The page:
From one of several quick eyewitness accounts of locust-swarms:
No voracity is like theirs, the voracity of little creatures, whose million separate appetites nothing is too minute to escape. They devour first grass and leaves, fruit and foliage, everything that is green and juicy. Then they attack the young branches of trees, and then the hard bark of the trunks.' "After eating up the corn, they fell upon the vines, the pulse, the willows, and even the hemp, notwithstanding its great bitterness." "The bark of figs, pomegranates and oranges, bitter, hard and corrosive, escaped not their voracity." "They are particularly injurious to the palm-trees; these they strip of every leaf and green particle, the trees remaining like skeletons with bare branches." "For eighty or ninety miles they devoured every green herb and every blade of grass."Also worth noting is this article about last summer's locust-plague in Afghanistan (the article doesn't mention this, but from teevee tonight, I understand that this particular swarm affected most of Northern Africa and the middle-east last year.)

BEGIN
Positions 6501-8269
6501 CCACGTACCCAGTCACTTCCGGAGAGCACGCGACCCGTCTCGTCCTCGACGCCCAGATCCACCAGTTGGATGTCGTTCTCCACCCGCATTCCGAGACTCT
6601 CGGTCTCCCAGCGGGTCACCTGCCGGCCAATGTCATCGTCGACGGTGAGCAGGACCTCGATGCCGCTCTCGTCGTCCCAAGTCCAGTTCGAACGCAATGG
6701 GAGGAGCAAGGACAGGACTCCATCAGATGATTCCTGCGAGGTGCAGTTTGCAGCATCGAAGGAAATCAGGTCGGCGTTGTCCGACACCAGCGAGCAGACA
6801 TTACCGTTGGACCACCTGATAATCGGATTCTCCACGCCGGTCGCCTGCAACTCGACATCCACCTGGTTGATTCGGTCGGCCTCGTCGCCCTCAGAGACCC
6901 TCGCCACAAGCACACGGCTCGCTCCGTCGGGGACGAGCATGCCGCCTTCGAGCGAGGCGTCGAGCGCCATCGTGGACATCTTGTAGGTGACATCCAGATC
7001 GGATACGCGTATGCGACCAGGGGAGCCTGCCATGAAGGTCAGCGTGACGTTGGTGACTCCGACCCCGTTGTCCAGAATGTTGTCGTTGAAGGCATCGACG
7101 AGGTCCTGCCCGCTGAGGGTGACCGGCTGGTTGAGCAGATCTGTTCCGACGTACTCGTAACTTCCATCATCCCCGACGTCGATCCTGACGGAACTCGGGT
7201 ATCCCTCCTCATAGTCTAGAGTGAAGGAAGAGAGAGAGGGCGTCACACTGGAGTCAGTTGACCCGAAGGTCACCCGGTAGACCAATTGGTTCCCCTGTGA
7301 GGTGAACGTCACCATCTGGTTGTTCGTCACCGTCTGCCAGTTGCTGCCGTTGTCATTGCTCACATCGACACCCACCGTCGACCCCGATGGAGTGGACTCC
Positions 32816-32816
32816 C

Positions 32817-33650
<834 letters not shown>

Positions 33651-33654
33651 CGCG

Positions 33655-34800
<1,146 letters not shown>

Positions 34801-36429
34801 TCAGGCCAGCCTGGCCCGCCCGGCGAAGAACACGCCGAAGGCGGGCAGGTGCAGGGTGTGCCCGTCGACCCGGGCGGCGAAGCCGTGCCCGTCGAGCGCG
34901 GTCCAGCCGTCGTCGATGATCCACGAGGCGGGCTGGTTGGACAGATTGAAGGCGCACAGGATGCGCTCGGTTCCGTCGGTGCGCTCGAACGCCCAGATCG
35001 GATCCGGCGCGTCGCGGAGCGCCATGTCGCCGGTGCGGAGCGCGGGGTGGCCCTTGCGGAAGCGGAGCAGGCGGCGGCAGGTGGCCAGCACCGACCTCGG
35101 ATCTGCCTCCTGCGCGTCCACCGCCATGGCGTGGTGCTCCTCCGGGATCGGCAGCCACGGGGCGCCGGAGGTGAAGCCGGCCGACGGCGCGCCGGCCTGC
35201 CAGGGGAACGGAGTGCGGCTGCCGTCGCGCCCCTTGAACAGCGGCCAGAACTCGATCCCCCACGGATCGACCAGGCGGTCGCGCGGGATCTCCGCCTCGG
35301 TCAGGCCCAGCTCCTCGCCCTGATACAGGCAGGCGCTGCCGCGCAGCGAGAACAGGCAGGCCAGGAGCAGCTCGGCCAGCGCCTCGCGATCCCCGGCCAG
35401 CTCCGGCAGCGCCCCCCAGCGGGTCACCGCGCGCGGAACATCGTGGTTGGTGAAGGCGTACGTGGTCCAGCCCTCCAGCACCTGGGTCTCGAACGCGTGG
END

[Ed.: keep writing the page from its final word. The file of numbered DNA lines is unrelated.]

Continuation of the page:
Finally, a professor at the University of Bath suspects that he may have determined the pheremone responsible for causing swarm behavior in locusts.